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View Full Version : Low profile, compact work-holding solutions. Advice sought.



Wal
14-07-2014, 07:54 PM
Hello all,

I've recently completed a test project in mother of pearl - it was an intricate inlay to be used on a guitar fretboard. Here are some pics:

12778 12779

I stuck the blank to a piece of perspex using double sided. As my XY 0,0 was in the middle, I'd milled out a very shallow pocket so that I knew where to stick the blank.

It went reasonably well, but after 16 hours of cutting (that's what you get for pocketing with a 0.2mm end-mill) the double-sided let go on the final cut-out pass. Managed to stop the machine before the cutter had a chance to ruin the work completely, but it meant having to re-align the stock manually to get myself an outer profile cut that was deep enough to manually grind back to (and under a bit) and maintain the illusion of a nice clean line. I did this with some level of success, but it's lop-sided and not good enough to pass as a usable piece.

Anyway, if I do this again, I'll essentially employ the same method (double sided) but this time I'll make that initial shallow pocket in the perspex deep enough to accommodate the majority of the depth of the blank, which will be a nice snug press-fit into the hole. I may also mill a smaller through hole in the perspex so that I can 'poke' the finished work out from behind, should it need poking.

Any other suggestions..?

Wal.

Robin Hewitt
14-07-2014, 08:02 PM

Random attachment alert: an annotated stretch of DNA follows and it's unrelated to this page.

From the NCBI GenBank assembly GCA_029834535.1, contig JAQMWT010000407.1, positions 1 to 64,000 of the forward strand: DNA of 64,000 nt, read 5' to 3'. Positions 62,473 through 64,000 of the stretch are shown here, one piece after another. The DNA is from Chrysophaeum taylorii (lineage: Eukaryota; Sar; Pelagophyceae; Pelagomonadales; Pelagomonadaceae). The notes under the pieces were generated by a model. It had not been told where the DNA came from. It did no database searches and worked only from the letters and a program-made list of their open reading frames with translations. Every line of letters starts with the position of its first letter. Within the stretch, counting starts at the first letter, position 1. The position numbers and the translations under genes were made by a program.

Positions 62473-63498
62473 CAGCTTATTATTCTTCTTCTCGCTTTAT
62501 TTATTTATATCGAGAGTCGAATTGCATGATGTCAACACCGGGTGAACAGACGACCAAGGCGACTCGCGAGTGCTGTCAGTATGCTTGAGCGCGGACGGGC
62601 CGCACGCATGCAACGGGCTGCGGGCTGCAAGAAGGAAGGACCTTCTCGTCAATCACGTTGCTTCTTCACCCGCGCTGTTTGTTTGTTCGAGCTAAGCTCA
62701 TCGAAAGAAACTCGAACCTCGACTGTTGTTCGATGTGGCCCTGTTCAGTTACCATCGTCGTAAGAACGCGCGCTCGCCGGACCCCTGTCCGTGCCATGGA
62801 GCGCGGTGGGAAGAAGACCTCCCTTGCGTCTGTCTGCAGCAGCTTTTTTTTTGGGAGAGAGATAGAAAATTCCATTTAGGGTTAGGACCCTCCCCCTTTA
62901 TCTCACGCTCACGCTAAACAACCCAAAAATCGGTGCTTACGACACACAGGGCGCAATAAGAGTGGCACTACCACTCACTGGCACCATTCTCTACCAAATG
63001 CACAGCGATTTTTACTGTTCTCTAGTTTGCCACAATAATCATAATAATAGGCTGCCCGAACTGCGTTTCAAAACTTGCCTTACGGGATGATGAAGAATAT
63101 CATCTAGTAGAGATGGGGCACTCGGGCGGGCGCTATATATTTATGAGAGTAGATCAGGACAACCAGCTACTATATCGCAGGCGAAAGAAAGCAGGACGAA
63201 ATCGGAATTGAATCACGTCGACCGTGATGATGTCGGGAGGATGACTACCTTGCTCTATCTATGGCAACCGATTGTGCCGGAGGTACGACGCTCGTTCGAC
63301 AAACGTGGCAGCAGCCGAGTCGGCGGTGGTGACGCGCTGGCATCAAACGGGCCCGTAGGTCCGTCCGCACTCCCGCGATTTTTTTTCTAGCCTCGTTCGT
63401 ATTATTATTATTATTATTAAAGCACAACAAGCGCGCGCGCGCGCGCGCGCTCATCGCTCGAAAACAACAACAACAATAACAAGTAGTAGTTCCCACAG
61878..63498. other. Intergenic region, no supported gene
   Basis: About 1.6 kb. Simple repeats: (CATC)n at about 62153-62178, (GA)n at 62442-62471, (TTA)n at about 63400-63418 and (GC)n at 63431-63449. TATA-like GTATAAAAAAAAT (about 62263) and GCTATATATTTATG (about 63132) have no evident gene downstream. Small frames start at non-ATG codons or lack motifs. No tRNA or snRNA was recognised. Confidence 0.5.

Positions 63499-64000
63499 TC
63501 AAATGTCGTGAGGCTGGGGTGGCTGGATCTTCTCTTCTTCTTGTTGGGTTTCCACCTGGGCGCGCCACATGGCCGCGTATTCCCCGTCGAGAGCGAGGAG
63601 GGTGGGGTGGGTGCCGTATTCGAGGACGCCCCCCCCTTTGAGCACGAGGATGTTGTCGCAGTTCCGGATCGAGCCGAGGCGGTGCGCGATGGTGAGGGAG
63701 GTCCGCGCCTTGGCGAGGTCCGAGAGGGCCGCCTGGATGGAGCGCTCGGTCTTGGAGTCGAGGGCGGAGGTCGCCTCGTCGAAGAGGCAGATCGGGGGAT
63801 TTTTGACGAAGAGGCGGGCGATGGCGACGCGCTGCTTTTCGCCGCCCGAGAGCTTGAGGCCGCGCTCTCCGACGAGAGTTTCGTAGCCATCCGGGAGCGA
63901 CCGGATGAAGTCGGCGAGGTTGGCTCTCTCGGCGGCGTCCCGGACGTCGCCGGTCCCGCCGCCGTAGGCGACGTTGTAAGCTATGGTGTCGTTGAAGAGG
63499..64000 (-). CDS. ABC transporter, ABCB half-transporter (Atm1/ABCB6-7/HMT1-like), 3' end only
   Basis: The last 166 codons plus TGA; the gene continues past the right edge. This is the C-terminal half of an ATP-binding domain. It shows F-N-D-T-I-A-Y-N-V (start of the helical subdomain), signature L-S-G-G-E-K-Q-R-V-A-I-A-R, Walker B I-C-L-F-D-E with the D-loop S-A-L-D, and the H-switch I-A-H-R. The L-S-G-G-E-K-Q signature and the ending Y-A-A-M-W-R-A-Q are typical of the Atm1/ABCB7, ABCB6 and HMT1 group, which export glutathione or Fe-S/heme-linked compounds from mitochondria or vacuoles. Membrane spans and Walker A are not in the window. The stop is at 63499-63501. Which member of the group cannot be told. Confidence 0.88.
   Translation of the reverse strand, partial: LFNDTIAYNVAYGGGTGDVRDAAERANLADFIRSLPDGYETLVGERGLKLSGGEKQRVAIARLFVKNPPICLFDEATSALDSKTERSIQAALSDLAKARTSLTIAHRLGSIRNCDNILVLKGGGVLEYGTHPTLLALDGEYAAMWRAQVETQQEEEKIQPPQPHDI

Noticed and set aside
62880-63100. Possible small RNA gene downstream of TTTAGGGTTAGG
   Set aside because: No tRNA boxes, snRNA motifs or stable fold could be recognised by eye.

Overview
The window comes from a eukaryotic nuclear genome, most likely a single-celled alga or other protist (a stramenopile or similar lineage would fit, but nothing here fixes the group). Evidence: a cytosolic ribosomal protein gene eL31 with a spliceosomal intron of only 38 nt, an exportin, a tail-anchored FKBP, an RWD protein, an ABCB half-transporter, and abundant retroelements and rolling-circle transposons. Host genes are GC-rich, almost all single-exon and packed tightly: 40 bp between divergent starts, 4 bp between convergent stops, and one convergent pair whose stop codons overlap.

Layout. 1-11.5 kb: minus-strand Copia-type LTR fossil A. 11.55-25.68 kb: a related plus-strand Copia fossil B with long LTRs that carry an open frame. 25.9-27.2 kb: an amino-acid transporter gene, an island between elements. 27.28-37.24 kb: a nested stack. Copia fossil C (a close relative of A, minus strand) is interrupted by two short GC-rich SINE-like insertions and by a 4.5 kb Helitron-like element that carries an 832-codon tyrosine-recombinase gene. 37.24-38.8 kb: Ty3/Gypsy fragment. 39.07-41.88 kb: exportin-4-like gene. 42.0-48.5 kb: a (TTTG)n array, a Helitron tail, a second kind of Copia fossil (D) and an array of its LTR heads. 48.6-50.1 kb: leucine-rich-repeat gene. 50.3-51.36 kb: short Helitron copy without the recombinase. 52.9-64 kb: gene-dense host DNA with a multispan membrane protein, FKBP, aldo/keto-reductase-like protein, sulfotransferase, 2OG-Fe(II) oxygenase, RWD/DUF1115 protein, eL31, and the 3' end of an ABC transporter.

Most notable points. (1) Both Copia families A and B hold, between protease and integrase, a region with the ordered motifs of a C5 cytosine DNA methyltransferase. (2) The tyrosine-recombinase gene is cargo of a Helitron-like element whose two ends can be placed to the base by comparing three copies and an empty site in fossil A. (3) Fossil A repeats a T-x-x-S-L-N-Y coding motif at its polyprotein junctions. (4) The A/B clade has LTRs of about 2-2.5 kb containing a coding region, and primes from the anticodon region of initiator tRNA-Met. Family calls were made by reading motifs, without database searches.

I like Celtic. The old fodies way to stick something down for machining was shellac. You melt it using heat for the fixing, either melt or dissolve with methylated spirit for the removing.

JAZZCNC
14-07-2014, 08:27 PM
Pocket the perspex and use vacuum. Even a standard vacuum will hold this down provided you don't cut thru the vacuum seal.

gorbo
14-07-2014, 08:37 PM
Nice work, I have used Silicone sealer to stick down with some degree of success

Wal
14-07-2014, 08:44 PM
Pocket the perspex and use vacuum. Even a standard vacuum will hold this down provided you don't cut thru the vacuum seal.

Hmm, dunno if I'd get my hose under that...

Did have a quick look around for vacuum solutions, though. Found this:


https://www.youtube.com/watch?v=xr3lfAvQuJs

Rather impressive.

Thanks all for suggestions so far.

Wal.

JAZZCNC
14-07-2014, 10:49 PM
Not hard or expensive to make small vacuum system if you use a Pod system and don't cut thru. I've got one here that use's a fridge compressor and I've held and engraved brass with it.
So long as your not cutting thru then it holds full vacuum no problem and it won't let go if the material isn't pourus. Attach compressor to a Tank and pull tank down to vacuum and it will hold part without pump running provided you have a good seal that doesn't leak.

You only need lots of vacuum volume if you don't have a good seal or material pourus or your cutting thru. Normal vacuum machine into larger chamber with a small output pipe to a pod would work provided chamber didn't leak and had enough volume to pull part down to full vac and hold before vacuum drops to low. Try it I think you'll be surprised just how well a normal vac pulls down.!

EddyCurrent
15-07-2014, 10:46 AM
I like Celtic. The old fodies way to stick something down for machining was shellac. You melt it using heat for the fixing, either melt or dissolve with methylated spirit for the removing.

In that case animal glue should work too, but these days maybe hot melt glue would work.